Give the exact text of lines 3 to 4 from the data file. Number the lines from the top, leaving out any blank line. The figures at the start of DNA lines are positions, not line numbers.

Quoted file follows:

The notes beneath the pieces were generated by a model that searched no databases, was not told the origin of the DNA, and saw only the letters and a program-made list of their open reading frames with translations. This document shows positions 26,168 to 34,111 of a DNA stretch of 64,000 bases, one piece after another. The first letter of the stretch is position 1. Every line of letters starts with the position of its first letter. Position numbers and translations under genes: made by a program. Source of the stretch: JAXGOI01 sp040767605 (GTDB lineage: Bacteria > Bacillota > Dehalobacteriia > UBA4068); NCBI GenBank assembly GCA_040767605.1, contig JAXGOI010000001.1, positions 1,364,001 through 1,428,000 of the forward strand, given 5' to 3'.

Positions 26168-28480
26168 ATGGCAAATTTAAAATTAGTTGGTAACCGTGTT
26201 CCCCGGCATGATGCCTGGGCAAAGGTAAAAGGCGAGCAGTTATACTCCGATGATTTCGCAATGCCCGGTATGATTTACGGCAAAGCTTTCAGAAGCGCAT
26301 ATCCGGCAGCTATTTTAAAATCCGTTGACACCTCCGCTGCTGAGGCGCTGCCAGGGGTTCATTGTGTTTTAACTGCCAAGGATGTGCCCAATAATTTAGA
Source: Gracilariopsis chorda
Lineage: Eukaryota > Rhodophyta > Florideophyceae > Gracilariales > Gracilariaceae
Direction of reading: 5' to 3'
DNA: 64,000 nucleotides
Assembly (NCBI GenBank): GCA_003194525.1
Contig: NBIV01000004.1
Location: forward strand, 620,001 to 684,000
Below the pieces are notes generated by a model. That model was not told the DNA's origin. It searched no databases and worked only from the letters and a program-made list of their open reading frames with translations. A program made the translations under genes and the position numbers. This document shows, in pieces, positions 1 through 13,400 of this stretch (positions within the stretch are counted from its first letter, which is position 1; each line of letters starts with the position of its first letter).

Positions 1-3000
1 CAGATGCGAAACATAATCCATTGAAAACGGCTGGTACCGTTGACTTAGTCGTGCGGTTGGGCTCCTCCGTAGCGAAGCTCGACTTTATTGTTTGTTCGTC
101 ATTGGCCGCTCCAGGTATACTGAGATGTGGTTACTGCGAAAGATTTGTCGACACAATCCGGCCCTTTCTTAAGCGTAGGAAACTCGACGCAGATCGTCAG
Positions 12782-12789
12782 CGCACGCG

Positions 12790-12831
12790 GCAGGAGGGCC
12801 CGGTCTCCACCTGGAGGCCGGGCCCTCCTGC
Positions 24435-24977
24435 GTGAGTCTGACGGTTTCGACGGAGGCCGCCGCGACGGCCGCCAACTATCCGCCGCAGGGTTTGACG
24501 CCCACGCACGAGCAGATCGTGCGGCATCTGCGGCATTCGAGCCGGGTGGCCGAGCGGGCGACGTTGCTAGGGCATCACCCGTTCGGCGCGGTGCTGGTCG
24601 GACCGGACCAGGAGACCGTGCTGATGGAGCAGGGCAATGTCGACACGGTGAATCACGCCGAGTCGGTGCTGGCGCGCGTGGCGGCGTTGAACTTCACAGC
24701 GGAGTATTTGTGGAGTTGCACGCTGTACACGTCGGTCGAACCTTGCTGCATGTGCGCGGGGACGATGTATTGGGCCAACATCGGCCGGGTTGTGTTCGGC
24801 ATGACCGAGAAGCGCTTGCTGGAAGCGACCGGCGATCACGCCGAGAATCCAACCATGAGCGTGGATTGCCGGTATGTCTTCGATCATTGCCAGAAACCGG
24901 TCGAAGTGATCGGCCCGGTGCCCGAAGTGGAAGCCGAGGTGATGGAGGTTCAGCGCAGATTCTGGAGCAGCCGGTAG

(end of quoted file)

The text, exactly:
26168 ATGGCAAATTTAAAATTAGTTGGTAACCGTGTT
26201 CCCCGGCATGATGCCTGGGCAAAGGTAAAAGGCGAGCAGTTATACTCCGATGATTTCGCAATGCCCGGTATGATTTACGGCAAAGCTTTCAGAAGCGCAT